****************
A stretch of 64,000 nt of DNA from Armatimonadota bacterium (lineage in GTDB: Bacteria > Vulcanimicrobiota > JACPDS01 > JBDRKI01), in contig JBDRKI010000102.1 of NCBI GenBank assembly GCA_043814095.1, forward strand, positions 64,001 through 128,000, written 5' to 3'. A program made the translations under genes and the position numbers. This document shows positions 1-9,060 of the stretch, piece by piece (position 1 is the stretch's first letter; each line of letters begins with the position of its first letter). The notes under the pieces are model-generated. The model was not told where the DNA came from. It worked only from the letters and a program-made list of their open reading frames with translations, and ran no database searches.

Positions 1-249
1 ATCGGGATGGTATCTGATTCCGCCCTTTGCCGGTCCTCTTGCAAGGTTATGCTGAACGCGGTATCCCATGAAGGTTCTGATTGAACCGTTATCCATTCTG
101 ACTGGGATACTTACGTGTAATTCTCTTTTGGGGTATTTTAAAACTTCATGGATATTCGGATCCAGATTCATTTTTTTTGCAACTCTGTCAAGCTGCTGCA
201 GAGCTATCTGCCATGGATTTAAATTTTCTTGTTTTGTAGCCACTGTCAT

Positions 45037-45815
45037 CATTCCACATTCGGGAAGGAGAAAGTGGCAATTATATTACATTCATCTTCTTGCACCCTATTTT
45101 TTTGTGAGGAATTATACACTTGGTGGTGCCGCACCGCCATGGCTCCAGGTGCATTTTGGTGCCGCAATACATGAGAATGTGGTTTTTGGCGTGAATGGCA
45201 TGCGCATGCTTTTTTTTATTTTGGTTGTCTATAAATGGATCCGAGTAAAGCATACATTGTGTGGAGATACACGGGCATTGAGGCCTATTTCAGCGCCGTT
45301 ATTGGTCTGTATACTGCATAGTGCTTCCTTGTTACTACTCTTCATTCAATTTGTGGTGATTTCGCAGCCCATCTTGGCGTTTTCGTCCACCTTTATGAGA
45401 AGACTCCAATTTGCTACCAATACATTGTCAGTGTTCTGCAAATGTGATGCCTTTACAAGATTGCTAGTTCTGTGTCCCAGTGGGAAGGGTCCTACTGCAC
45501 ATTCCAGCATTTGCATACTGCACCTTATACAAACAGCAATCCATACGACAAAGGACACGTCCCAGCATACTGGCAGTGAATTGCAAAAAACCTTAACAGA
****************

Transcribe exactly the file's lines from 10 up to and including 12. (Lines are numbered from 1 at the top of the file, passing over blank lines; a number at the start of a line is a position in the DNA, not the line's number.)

45301 ATTGGTCTGTATACTGCATAGTGCTTCCTTGTTACTACTCTTCATTCAATTTGTGGTGATTTCGCAGCCCATCTTGGCGTTTTCGTCCACCTTTATGAGA
45401 AGACTCCAATTTGCTACCAATACATTGTCAGTGTTCTGCAAATGTGATGCCTTTACAAGATTGCTAGTTCTGTGTCCCAGTGGGAAGGGTCCTACTGCAC
45501 ATTCCAGCATTTGCATACTGCACCTTATACAAACAGCAATCCATACGACAAAGGACACGTCCCAGCATACTGGCAGTGAATTGCAAAAAACCTTAACAGA